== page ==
It's October and I haven't posted in over a month. Been doing some non-computer stuff, interrogating the Holy Bible and looking into Black history. I plan to keep the focus on Linux and on digital art, but the background world view has changed a lot in the past few weeks.
During all this time I have had neither glitch, hiccup, crash, or shut-down. I did build a platform with small wooden wedges to lift the back edge of my laptop off the table. Now I can run it all day without overheating and I run it each and every day.
On October 10th a new Ubuntu, version 10.10 will be out. You can't get it in stores, but if you go to the www.Ubuntu.com web site it will be there for download or you can buy a CD, I think for the cost of shipping. I usually just download it. There are versions for server, desktop/laptop and netbook, 32 bit, 64 bit, etc.
There are several ways to use Linux. The live-CD is very cool as it runs directly off the CD without installing. When you remove the live-CD your computer is unchanged. What ever applications are on the CD can be used by you and you can save your work to a jump drive. You can install while running the live-CD or not. You choose to make a hard drive partition or use the whole hard drive. If you want to run both MS Windows and Linux, a program called Grub gives you a menu to choose at boot.
If you have MS Windows running when you put in the Ubuntu Linux CD a program called Wabi will let you install Ubuntu in a MS Windows folder so that it runs sort of like a Windows application. I call this a pseudo virtual machine.
For me if you want both MS Windows and Linux on the same machine, dual booting is best. That way the two different operating systems are separate, not needing extra resources. Be sure you install MS Windows first to minimise booting problems. You can select the default OS in the Grub OS selector afterwards.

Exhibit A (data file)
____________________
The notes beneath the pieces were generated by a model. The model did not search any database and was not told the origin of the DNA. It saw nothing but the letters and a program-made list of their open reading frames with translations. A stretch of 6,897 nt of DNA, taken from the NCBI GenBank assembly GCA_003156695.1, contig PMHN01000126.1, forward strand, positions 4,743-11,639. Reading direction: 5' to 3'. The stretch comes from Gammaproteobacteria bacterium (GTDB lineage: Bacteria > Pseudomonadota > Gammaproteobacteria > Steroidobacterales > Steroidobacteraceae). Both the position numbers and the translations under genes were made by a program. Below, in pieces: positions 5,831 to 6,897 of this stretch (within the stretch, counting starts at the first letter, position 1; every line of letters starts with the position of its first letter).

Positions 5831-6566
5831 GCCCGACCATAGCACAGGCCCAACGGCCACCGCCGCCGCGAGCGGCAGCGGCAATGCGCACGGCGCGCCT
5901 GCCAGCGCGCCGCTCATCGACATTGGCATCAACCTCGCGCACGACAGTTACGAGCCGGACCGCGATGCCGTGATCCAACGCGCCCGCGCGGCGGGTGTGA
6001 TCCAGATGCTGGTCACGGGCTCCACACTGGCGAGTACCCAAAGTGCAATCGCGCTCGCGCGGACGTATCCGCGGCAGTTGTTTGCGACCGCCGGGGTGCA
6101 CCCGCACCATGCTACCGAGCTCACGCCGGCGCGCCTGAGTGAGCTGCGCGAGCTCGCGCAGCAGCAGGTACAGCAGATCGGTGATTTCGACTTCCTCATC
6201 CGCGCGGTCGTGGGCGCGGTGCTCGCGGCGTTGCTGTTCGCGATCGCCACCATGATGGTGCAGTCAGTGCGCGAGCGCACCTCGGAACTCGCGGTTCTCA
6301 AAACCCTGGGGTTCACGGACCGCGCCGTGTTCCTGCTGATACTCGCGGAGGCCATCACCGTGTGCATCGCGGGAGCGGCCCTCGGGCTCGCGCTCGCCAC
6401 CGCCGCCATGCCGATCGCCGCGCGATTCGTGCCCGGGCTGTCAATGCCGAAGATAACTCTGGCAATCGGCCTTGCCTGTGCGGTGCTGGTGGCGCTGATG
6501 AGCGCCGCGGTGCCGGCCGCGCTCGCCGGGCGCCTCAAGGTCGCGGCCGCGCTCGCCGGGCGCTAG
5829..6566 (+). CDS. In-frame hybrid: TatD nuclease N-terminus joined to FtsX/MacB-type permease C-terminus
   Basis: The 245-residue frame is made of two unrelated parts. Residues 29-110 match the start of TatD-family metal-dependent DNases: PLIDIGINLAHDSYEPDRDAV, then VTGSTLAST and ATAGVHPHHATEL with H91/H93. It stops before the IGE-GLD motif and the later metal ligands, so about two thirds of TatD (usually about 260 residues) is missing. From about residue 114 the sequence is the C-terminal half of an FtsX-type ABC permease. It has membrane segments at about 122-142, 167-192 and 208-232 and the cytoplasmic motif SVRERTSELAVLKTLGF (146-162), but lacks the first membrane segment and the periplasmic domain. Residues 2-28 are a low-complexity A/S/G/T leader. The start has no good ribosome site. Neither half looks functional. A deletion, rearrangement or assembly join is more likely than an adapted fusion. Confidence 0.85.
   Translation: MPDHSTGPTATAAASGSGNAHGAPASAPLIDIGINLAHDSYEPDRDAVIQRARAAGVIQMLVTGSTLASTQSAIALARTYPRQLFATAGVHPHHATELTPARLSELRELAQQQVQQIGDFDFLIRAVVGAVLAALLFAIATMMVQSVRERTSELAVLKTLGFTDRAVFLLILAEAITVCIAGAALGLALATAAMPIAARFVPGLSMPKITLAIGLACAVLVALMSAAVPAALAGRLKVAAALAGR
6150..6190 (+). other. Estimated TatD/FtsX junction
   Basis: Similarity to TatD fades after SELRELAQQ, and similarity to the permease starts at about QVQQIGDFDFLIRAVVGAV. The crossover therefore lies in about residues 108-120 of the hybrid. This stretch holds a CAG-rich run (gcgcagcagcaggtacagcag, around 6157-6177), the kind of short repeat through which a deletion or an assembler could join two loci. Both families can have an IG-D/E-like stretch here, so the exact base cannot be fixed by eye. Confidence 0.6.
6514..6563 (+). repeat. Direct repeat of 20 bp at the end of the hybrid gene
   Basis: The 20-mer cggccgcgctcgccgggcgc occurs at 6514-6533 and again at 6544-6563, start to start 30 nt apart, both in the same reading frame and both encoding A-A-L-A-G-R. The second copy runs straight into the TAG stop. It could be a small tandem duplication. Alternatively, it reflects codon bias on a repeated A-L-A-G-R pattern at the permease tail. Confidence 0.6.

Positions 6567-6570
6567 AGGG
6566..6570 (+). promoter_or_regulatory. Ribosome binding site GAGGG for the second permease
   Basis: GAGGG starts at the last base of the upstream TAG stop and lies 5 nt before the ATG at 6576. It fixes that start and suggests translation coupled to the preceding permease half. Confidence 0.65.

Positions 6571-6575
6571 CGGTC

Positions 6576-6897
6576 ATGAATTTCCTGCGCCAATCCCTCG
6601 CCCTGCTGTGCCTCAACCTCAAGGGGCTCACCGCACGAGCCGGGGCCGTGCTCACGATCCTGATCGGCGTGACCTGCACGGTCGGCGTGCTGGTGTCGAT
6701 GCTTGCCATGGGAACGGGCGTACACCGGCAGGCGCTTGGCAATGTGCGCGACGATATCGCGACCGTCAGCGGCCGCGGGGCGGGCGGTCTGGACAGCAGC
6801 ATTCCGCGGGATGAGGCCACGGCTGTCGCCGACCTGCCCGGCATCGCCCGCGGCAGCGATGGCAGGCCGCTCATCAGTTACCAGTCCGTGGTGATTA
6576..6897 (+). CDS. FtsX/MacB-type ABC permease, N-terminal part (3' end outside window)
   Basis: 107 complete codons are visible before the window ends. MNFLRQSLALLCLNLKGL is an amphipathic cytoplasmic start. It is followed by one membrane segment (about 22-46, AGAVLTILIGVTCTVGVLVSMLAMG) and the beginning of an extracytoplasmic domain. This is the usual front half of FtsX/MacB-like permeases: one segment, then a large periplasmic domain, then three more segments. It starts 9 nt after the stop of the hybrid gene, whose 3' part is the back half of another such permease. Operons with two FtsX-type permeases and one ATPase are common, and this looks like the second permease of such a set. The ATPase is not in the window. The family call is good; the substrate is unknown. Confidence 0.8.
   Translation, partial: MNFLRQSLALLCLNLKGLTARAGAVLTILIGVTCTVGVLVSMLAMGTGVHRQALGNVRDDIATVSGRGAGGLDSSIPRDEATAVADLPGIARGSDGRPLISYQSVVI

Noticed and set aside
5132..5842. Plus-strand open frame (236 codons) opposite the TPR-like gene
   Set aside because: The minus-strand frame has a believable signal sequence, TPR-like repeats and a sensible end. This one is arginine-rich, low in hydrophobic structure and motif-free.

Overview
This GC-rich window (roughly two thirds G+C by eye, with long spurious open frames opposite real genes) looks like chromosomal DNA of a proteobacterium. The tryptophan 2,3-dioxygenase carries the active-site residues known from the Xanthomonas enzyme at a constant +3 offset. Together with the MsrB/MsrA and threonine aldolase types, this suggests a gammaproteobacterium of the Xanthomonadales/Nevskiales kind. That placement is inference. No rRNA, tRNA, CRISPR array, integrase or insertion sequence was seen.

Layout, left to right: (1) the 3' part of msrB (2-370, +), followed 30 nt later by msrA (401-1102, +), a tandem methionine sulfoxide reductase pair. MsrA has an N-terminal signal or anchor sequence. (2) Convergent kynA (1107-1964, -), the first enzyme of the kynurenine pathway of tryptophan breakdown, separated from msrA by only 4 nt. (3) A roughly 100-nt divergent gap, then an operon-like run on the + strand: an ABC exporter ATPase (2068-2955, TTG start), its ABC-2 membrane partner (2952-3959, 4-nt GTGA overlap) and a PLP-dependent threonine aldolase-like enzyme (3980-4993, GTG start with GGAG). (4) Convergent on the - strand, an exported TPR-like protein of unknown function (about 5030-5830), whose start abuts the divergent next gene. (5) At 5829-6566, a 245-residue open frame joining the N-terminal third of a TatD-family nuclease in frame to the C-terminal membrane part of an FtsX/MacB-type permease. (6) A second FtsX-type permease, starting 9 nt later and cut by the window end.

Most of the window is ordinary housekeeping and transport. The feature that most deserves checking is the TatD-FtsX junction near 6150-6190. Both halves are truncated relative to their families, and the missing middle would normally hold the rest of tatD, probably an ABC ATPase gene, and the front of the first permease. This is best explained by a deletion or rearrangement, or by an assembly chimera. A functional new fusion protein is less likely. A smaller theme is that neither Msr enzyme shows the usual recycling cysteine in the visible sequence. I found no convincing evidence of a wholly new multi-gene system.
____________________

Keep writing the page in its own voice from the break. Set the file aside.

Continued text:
Another option is virtual machines. You can run Linux as a virtual machine on a MS Windows system and vice-versa. VirtualBox is my favorite application for this. There is a MS version and a Linux version. Virtual machines is about sharing resources, so running two OSs needs more memory and some hard disk space.
The last option is called Wine. Wine is a MS Windows compatibility layer which runs in Linux. Wine lets you, within limits, run MS Windows software on a Linux system. I can't run Photoshop Professional, but my Photoshop Lite runs fine. Can't tell you if MS Office will run, I use Open Office. But a special configuration of Wine called Crossover Office seems to handle MS Office products. I don't have experience with this.
The most cool thing is that you can slide the Linux live-CD into any MS compatible system, reboot and try out Linux. I recommend Ubuntu. If you have it installed or install it yourself, you gain access to the online repository of free installable applications. Some versions of Linux have live-DVDs so that the large selection of installable software is on the DVD. With my DSL internet it takes 1 hour to download the CD and 3 hours for the DVD. Once you have it, you own it, you can install it on as many machines as you want. You can copy it and give it to friends.
Now I will warn you, Linux is not as flashy as some like. This is so that it appeals to a broader swath of users and works on a broader swath of hardware configurations. You can tweak it up or dumb it down, that is what makes it what it is. So that's boom out the box but not flash-boom. You can add flash later.